GOP frontrunner Donald Trump explicitly supported torture at a Wednesday morning event at a retirement community in Bluffton, South Carolina. It was the harshest language he has used when it comes to torture and it comes in the midst of debate as to whether waterboarding is appropriate.
During a question and answer session moderated by South Carolina State Rep. Bill Herbkersman, Trump was asked whether he would approve of waterboarding.
"Absolutely," Trump said, as he has said before. But there was more.
"I said I'll approve it immediately, but I'll make it also much worse. They said what do you mean," Trump said, referring to an ABC News debate in February.
"I said they're chopping off our heads in the Middle East. They want to kill us. They want to kill us. They want to kill our country. They want to knock out our cities. And don't tell me it doesn't work. Torture works, okay folks?...Believe me, it works."
Article 3 of the Geneva Conventions, which nearly every country in the world has ratified, bans torture. Supporters of waterboarding have justified it by saying that it did not constitute torture, and Trump fully embraced its definition.
"Waterboarding is your minor form," Trump said. "Some people say it's not actually torture. Let's assume it is. But they asked me the question. What do you think of waterboarding? Absolutely fine. But we should go much stronger than waterboarding. That's the way I feel."
While Trump has endorsed waterboarding before, he hasn't explicitly supported torture in this way. This month, ABC news anchor George Stephanopoulos asked Trump if he would authorize torture.
"I would absolutely authorize something beyond waterboarding," Trump said. "And believe me, it will be effective. If we need information, George, you have our enemy cutting heads off of Christians and plenty of others, by the hundreds, by the thousands."
When Stephanopoulos pushed back and said, "So we're going to chop off heads," Trump responded "We're going to do things beyond waterboarding perhaps, if that happens to come."
It was another example of rhetorical bombast that has landed Trump in hot water with many of his presidential campaign opponents, on both sides of the aisle. But for his supporters, its that same bombast that has them turning out by the thousands.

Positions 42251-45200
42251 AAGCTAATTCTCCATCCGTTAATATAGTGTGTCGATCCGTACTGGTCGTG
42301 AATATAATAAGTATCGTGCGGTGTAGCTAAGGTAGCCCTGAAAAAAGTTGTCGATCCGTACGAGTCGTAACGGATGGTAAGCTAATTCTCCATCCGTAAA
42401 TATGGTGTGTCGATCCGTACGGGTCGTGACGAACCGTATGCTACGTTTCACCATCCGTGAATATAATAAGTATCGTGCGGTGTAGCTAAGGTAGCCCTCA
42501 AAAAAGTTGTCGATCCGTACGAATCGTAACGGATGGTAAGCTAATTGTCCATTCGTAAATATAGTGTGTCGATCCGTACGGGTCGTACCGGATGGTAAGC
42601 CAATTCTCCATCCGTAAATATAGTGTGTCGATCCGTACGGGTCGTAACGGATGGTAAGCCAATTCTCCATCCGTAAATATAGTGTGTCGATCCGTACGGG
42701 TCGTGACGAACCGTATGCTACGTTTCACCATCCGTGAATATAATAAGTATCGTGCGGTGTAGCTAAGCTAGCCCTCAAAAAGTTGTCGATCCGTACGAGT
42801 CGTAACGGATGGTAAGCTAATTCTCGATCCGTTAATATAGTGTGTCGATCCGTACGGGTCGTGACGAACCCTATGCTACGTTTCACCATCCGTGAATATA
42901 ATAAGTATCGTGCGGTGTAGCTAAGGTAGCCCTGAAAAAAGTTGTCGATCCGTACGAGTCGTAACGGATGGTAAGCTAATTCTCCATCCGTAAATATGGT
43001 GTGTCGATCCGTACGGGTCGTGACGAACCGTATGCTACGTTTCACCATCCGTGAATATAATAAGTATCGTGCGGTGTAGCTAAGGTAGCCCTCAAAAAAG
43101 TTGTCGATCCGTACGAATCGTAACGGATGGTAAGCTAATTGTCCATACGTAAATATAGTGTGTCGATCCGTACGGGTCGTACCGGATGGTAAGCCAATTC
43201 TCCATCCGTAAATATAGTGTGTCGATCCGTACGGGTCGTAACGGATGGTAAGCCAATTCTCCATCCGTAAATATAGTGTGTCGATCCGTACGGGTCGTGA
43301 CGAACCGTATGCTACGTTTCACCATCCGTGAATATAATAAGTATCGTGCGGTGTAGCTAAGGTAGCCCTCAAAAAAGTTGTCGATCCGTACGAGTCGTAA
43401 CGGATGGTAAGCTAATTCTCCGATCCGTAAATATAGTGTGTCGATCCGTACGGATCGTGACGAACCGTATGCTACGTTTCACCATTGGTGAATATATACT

"I do like Trump," said 83-year-old Sherrill Casner, who attended the Bluffton event. "I think he's the only one who's really speaking out and means what he says."
Trump also had plenty to say about South Carolina Sen. Lindsey Graham, who dropped out of the presidential race in December. At this exact same venue over the summer, in Bluffton, Trump made waves by giving out Graham's phone number, drawing laughter and shock from the audience. Earlier in the day, Graham, who has now endorsed former Florida Gov. Jeb Bush, was on Fox News and was highly critical of Trump.
Trump responded in kind. He went on a rant, calling Graham "one of the dumbest human beings I've ever seen" and later said, "I could push him over with a little thimble. Boom!"
He also directed more fire at the Republican establishment - this time, House Speaker Paul Ryan, R-Wisconsin, who might be his partner in legislating should he reach the White House. Trump criticized 2012 Republican nominee Mitt Romney for picking Ryan as a vice presidential candidate in response to a question about how a Trump administration would keep Social Security solvent.
"Every single other candidate is going to cut the hell out of your Social Security," Trump said. "Remember the wheelchair being pushed over the cliff when you had Ryan chosen as your - as your vice president. That was the end of that campaign by the way - when they chose Ryan and I like him. He's a nice person. But that was the end of the campaign. I said you gotta be kidding. Because he represented cutting entitlements, etc. etc. The only one that's not gonna cut is me."
This was the first of three campaign events for Trump on Wednesday, who holds a massive leads in polls of likely South Carolina Republican voters. On Tuesday, a new CNN/ORC poll showed Trump at 38 percent, more than Tex Sen. Ted Cruz (22 percent) and Florida Sen. Marco Rubio (14 percent) combined.